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Justin Hayward's "View from the hill",
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This review is from: View from the Hill (Audio CD)
"LOST ITS WAY": Sorry to disappoint all you MB fans out there, who (like myself) are also long-standing JH & JL fans, but "keep your money in your pocket" on this particular offering. Sorry, it's way WAY under par in my opinion!
I decided to expand my extensive MB/JH/JL CD collection to include this offering:
The album is obviously written with an eye to our American cousins. Overblown, multi-dubbed, electro-synth. keyboards & programming dominates most tracks. Also, I have to say it, most of the songs aren't esp. tuneful, (strange for Justin, who is usually a master songsmith. His earlier and more accoustic numbers are VASTLY superior, as are most vintage MB offerings.)
Most of the written customer reviews I read before purchase proved 'codswallop' in my opinion,(I'm being polite here.) I should have saved my £s'. Best track, which IS excellent, is "Broken Dream", then "Billy". Nearest sound to the old JH/and MB accoustic is "Children of Paradise".
That's it folks. 'Pass' on this one..
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Initial post: 11 Nov 2014 21:54:48 GMT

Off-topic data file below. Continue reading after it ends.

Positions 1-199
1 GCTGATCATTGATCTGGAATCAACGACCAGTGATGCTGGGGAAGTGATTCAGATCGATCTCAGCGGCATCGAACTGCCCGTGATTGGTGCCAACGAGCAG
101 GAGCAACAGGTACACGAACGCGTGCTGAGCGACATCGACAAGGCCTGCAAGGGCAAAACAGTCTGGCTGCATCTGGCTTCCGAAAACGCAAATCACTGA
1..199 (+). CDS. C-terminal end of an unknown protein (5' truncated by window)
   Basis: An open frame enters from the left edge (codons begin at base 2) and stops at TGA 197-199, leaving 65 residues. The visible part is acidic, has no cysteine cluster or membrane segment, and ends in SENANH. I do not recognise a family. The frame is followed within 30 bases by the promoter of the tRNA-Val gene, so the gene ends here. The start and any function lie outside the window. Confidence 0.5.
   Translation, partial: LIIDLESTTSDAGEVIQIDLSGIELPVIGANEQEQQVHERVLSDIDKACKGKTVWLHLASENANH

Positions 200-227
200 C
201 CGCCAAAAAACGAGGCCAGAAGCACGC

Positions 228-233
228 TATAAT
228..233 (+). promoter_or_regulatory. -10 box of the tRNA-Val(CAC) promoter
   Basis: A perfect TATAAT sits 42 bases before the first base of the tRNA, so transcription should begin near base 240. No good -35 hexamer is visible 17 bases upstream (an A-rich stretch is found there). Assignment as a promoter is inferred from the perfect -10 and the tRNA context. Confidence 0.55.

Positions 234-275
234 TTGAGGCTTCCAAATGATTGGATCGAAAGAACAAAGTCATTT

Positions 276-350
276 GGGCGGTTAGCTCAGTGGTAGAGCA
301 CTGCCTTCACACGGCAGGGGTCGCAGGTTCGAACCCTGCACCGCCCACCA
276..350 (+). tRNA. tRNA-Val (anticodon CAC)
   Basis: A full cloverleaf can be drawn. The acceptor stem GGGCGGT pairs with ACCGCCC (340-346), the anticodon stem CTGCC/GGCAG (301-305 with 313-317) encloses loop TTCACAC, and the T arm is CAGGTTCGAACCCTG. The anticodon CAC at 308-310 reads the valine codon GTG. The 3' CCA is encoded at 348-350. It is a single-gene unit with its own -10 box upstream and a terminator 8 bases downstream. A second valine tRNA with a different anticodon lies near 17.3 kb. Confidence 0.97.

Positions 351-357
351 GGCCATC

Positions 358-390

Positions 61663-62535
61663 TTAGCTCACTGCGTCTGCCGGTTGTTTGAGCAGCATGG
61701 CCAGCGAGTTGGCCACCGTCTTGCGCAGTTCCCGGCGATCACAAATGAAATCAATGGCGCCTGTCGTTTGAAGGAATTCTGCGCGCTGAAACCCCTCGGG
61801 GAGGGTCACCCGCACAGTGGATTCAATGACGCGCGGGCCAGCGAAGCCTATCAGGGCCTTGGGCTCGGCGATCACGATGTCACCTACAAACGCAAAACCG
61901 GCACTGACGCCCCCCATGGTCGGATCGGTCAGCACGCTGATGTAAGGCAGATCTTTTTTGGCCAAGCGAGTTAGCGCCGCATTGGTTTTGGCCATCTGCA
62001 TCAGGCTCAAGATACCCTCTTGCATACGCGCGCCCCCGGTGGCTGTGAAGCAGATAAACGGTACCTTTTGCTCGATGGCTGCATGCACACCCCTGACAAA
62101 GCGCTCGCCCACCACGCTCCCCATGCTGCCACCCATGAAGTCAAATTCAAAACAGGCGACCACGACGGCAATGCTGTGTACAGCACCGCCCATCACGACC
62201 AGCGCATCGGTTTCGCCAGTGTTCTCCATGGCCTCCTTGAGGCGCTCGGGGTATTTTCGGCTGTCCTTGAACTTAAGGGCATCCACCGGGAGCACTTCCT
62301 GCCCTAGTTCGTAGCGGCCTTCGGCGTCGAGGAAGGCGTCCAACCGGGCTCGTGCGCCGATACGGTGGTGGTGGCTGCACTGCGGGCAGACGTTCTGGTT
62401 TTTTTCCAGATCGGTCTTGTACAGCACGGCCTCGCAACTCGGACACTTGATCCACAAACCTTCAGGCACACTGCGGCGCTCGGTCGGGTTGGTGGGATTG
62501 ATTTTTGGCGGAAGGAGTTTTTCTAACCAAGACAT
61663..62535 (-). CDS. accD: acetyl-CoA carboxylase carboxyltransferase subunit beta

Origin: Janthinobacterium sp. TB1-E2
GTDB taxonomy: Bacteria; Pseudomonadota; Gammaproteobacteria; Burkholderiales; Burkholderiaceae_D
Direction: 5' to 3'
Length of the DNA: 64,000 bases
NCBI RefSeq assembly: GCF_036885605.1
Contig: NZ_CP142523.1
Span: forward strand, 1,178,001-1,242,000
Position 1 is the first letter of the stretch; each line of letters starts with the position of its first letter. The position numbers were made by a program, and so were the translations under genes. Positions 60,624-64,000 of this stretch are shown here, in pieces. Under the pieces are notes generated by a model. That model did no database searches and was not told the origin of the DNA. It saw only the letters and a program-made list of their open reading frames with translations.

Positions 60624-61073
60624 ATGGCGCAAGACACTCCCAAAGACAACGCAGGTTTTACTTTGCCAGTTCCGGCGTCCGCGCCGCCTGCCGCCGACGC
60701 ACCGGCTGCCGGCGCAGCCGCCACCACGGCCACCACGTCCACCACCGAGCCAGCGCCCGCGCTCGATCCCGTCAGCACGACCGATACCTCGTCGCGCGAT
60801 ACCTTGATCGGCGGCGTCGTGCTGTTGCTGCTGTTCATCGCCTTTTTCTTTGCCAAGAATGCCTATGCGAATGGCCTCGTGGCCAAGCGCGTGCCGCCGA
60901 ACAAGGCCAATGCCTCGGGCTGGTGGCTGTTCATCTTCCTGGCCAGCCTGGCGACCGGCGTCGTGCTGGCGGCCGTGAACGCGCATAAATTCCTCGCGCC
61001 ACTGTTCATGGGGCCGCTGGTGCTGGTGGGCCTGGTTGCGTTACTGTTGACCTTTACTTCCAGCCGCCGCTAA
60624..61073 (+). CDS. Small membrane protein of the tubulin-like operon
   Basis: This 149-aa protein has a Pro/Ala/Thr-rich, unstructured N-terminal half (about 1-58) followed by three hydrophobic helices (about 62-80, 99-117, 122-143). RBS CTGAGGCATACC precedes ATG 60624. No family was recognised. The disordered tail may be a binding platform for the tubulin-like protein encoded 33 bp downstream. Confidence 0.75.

Last edited by the author on 11 Nov 2014 22:06:18 GMT
Funny how tastes differ. On a US tour interview in the late 90s, Justin Hayward called this his best work, which got a cynical "He would say that, wouldn't he?" from me. When I heard the album, however, I found myself agreeing with him, with Justin, that is. As a songwriter he has dared to venture into social commentary in "The Promised Land", "Something to believe in" and "Billy". This last track can be hard to take if all you want is to escape, but that's a tribute to Hayward's treatment of the subject matter. Now in 2014, Promised Land should be played on every radio station at least once a day to balance this fear of the foreigner that the Powerful in the media are promoting.
For the reviewer to say most of the rest isn't tuneful is frankly incomprehensible to me. Far from being damaged by the years, JH's voice seems somehow - unfettered, even confidently soaring. He outgrew the Moodies on this album and it's a tribute to the man that he has never given up on his mates since then. I listened to View from the Hill (on repeat, of course) all the way from Munich to Reims in the car and didn't tire of it.
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